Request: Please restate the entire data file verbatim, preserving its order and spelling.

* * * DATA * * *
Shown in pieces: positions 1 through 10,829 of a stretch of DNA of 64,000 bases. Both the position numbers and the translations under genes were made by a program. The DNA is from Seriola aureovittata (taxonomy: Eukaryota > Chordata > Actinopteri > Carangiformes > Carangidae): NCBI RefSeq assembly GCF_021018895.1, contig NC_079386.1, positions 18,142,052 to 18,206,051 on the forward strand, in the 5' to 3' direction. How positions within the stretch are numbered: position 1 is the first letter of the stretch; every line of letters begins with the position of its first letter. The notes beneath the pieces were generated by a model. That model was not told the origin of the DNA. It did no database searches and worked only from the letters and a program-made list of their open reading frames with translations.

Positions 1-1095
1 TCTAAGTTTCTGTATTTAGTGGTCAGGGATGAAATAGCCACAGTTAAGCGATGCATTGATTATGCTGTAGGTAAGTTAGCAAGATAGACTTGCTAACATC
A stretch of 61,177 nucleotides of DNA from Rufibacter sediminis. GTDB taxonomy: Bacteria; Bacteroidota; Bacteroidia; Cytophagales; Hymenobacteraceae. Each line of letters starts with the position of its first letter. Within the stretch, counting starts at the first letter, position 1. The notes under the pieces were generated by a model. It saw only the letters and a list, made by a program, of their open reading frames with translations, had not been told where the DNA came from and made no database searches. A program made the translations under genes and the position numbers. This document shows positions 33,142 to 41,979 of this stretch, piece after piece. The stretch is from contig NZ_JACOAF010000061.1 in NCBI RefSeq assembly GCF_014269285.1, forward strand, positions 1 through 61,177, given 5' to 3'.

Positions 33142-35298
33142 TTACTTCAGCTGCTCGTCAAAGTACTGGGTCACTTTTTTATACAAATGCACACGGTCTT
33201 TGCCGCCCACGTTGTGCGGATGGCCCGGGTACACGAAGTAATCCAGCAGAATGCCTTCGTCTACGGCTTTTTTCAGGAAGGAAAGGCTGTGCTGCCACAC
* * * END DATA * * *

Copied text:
Shown in pieces: positions 1 through 10,829 of a stretch of DNA of 64,000 bases. Both the position numbers and the translations under genes were made by a program. The DNA is from Seriola aureovittata (taxonomy: Eukaryota > Chordata > Actinopteri > Carangiformes > Carangidae): NCBI RefSeq assembly GCF_021018895.1, contig NC_079386.1, positions 18,142,052 to 18,206,051 on the forward strand, in the 5' to 3' direction. How positions within the stretch are numbered: position 1 is the first letter of the stretch; every line of letters begins with the position of its first letter. The notes beneath the pieces were generated by a model. That model was not told the origin of the DNA. It did no database searches and worked only from the letters and a program-made list of their open reading frames with translations.

Positions 1-1095
1 TCTAAGTTTCTGTATTTAGTGGTCAGGGATGAAATAGCCACAGTTAAGCGATGCATTGATTATGCTGTAGGTAAGTTAGCAAGATAGACTTGCTAACATC
A stretch of 61,177 nucleotides of DNA from Rufibacter sediminis. GTDB taxonomy: Bacteria; Bacteroidota; Bacteroidia; Cytophagales; Hymenobacteraceae. Each line of letters starts with the position of its first letter. Within the stretch, counting starts at the first letter, position 1. The notes under the pieces were generated by a model. It saw only the letters and a list, made by a program, of their open reading frames with translations, had not been told where the DNA came from and made no database searches. A program made the translations under genes and the position numbers. This document shows positions 33,142 to 41,979 of this stretch, piece after piece. The stretch is from contig NZ_JACOAF010000061.1 in NCBI RefSeq assembly GCF_014269285.1, forward strand, positions 1 through 61,177, given 5' to 3'.

Positions 33142-35298
33142 TTACTTCAGCTGCTCGTCAAAGTACTGGGTCACTTTTTTATACAAATGCACACGGTCTT
33201 TGCCGCCCACGTTGTGCGGATGGCCCGGGTACACGAAGTAATCCAGCAGAATGCCTTCGTCTACGGCTTTTTTCAGGAAGGAAAGGCTGTGCTGCCACAC